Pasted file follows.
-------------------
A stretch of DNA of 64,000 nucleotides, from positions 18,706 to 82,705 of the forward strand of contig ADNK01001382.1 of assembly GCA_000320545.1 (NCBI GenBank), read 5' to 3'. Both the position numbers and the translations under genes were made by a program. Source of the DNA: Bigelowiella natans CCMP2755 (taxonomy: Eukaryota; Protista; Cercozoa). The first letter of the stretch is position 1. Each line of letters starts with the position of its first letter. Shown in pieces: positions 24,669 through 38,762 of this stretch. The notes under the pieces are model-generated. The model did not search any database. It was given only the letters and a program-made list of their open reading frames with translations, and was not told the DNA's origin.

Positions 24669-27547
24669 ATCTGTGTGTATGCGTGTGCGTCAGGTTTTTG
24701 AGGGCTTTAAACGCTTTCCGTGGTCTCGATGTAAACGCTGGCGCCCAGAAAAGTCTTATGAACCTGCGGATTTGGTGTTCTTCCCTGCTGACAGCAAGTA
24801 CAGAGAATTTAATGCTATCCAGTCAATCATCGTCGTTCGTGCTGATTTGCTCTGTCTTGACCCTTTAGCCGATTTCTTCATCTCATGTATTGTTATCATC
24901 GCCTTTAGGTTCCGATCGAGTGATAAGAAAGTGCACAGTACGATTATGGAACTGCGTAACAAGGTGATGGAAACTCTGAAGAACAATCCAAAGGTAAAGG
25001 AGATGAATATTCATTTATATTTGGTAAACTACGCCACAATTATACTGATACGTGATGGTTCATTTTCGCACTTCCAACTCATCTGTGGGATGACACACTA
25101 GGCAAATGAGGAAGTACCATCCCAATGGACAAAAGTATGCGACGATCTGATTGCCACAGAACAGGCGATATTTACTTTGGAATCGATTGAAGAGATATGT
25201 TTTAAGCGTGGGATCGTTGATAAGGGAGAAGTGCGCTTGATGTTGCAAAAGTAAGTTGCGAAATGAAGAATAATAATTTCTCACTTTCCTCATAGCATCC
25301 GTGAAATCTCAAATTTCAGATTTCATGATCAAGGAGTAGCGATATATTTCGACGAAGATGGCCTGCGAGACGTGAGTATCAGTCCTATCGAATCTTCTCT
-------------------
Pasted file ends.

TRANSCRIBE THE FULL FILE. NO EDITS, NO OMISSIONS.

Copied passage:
A stretch of DNA of 64,000 nucleotides, from positions 18,706 to 82,705 of the forward strand of contig ADNK01001382.1 of assembly GCA_000320545.1 (NCBI GenBank), read 5' to 3'. Both the position numbers and the translations under genes were made by a program. Source of the DNA: Bigelowiella natans CCMP2755 (taxonomy: Eukaryota; Protista; Cercozoa). The first letter of the stretch is position 1. Each line of letters starts with the position of its first letter. Shown in pieces: positions 24,669 through 38,762 of this stretch. The notes under the pieces are model-generated. The model did not search any database. It was given only the letters and a program-made list of their open reading frames with translations, and was not told the DNA's origin.

Positions 24669-27547
24669 ATCTGTGTGTATGCGTGTGCGTCAGGTTTTTG
24701 AGGGCTTTAAACGCTTTCCGTGGTCTCGATGTAAACGCTGGCGCCCAGAAAAGTCTTATGAACCTGCGGATTTGGTGTTCTTCCCTGCTGACAGCAAGTA
24801 CAGAGAATTTAATGCTATCCAGTCAATCATCGTCGTTCGTGCTGATTTGCTCTGTCTTGACCCTTTAGCCGATTTCTTCATCTCATGTATTGTTATCATC
24901 GCCTTTAGGTTCCGATCGAGTGATAAGAAAGTGCACAGTACGATTATGGAACTGCGTAACAAGGTGATGGAAACTCTGAAGAACAATCCAAAGGTAAAGG
25001 AGATGAATATTCATTTATATTTGGTAAACTACGCCACAATTATACTGATACGTGATGGTTCATTTTCGCACTTCCAACTCATCTGTGGGATGACACACTA
25101 GGCAAATGAGGAAGTACCATCCCAATGGACAAAAGTATGCGACGATCTGATTGCCACAGAACAGGCGATATTTACTTTGGAATCGATTGAAGAGATATGT
25201 TTTAAGCGTGGGATCGTTGATAAGGGAGAAGTGCGCTTGATGTTGCAAAAGTAAGTTGCGAAATGAAGAATAATAATTTCTCACTTTCCTCATAGCATCC
25301 GTGAAATCTCAAATTTCAGATTTCATGATCAAGGAGTAGCGATATATTTCGACGAAGATGGCCTGCGAGACGTGAGTATCAGTCCTATCGAATCTTCTCT